618 solar years ago, on this day in 1403 AD, the 4th Ottoman sultan, Bayezid I, died in captivity in Samarqand at the age of 43, some eight months after his defeat and capture in the Battle of Ankara by the Central Asian Turkic conqueror, Amir Timur, after a reign of 14 years during which he conquered most of southwestern Europe – Greece including Thrace (except the Byzantine capital Constantinople), Macedonia, Bulgaria, and parts of Serbia. An impetuous warrior, who succeeded to the Ottoman Throne at the Battle of Kosovo in the Balkans in1389 on assassination of his victorious father, Murad I, by strangling to death his brother Yaqoub, he acquired the title "Yildrim” (lightning) during his campaign against fellow Turks and Muslims, the Karamanids, in the east. Bayezid’s forcible expansion into Muslim territories in Anatolia endangered Ottoman relationship with the ghazis, who were an important source of warriors for his dynasty on the European frontier, so he began the practice to secure fatwas (legal rulings) from court mullahs to justify wars against fellow Muslim states. At the same time, he laid siege to Constantinople in 1394, making the Byzantine Emperor Manuel II Palaeologus appeal for a crusade against Muslims by King Sigismund of Hungary (the future Holy Roman Emperor), whom he defeated in the Battle of Nicopolis. In 1402, Bayezid was forced to lift the siege of Constantinople, when Timur appeared in the east and succeeded in rousing the Anatolian Turkic principalities to join him against the Ottomans. The Battle of Ankara that followed – the only instance when an Ottoman sultan has been captured in person – was culmination of years of insulting letters exchanged between the two powerful rulers. Although the victorious Timur appointed his captive’s third son, Mohammad as sultan, civil war raged for eleven years among Bayezid’s five sons – Eisa, Suleyman, Mohammad, Musa and Mustafa, each claiming the throne for himself – until the Battle of Jamurlu on 5 July 1413, when Mohammad emerged as victor and crowned himself sultan.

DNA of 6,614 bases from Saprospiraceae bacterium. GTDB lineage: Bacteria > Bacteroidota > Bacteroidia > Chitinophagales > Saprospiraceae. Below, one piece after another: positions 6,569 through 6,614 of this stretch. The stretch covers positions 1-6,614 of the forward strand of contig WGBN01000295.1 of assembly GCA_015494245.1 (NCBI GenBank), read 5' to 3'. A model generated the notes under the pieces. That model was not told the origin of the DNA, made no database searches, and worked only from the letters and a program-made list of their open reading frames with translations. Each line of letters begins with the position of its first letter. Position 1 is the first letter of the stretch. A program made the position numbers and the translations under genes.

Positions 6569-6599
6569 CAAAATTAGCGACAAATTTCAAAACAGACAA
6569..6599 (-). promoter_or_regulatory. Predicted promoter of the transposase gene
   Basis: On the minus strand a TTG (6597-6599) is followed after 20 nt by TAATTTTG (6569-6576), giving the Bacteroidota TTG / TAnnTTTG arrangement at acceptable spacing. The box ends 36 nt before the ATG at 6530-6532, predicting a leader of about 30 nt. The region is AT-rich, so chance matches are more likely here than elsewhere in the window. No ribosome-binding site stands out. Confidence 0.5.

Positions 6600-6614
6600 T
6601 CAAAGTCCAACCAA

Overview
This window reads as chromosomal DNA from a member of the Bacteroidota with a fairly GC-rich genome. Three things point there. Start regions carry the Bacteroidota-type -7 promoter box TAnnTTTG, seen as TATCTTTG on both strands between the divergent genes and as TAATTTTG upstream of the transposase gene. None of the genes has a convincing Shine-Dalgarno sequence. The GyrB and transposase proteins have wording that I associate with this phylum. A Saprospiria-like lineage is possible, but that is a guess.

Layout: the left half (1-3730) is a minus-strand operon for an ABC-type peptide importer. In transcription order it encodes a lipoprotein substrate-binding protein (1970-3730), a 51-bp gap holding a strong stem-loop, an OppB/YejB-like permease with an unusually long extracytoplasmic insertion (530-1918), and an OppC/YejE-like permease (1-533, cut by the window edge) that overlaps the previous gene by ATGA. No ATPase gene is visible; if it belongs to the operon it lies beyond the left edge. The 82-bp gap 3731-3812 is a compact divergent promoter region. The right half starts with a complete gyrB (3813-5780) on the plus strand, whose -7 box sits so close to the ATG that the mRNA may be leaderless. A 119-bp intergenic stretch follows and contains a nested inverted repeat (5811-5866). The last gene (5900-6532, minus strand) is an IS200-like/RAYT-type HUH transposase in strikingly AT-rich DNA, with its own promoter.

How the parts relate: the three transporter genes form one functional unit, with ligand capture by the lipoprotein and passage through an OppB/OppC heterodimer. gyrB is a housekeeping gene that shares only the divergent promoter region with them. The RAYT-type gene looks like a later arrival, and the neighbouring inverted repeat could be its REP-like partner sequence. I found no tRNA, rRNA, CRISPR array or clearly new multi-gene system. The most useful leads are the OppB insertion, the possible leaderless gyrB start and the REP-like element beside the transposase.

304 solar years ago, on this day in 1717 AD, Abraham Darby who played an important role in the Industrial Revolution, died in Britain. He developed a method of smelting ore with coke in a blast furnace, instead of using charcoal. This was a major step forward in the production of iron as a raw material for the Industrial Revolution.
299 solar years ago, on this day in 1722 AD, after two centuries and two decades of glorious rule, which bestowed Iran national unity, religious identity, territorial integrity, and cultural affinity, the Safavid Empire was dealt a serious blow by Hotaki Ghilzai rebels from Qandahar, in what is now Afghanistan, in the Battle of Gulnabad that led to the capture of the imperial capital Isfahan. For seven years, the occupiers, (Mahmoud and after him his cousin, Ashraf), plunged the country into anarchy, cold-bloodedly murdered the last Safavid king, Shah Sultan Hussain, and terrorized the people, until they were driven out from Iran by the general Tahmasp Quli, who soundly defeated them in the Battle of Damghan in 1729 and later usurped the throne by taking the title of Nader Shah.
285 solar years ago, on this day in 1736 AD, Safavid general, Tahmasp Quli, who rose to rescue Iran from the anarchy by driving out the Hotaki Ghilzai occupiers, crowned himself as Nader Shah – of the short-lived Afsharid dynasty. He conducted many successful campaigns, by reclaiming Iranian territories in the Caucasus, in Iraq, in Central Asia, on the southern Arab side of the Persian Gulf and in what is now Afghanistan. He also attacked the Moghal Empire of India, where the fleeing Ghilzai rebels had sought refuge, took Delhi, and returned to Iran with rich booty, including the famous Peacock Throne, the Koh-e Noor Diamond, and the Tent of Pearls.
239 solar years ago, on this day in 1782 AD, the Gnadenhütten massacre took place in the US, when 96 native Amerindians in Gnadenhutten, Ohio, who had converted to Christianity were cold bloodedly killed by American revolutionaries of Pennsylvania militiamen, on the pretext of retaliation for raids carried out by other Amerindians.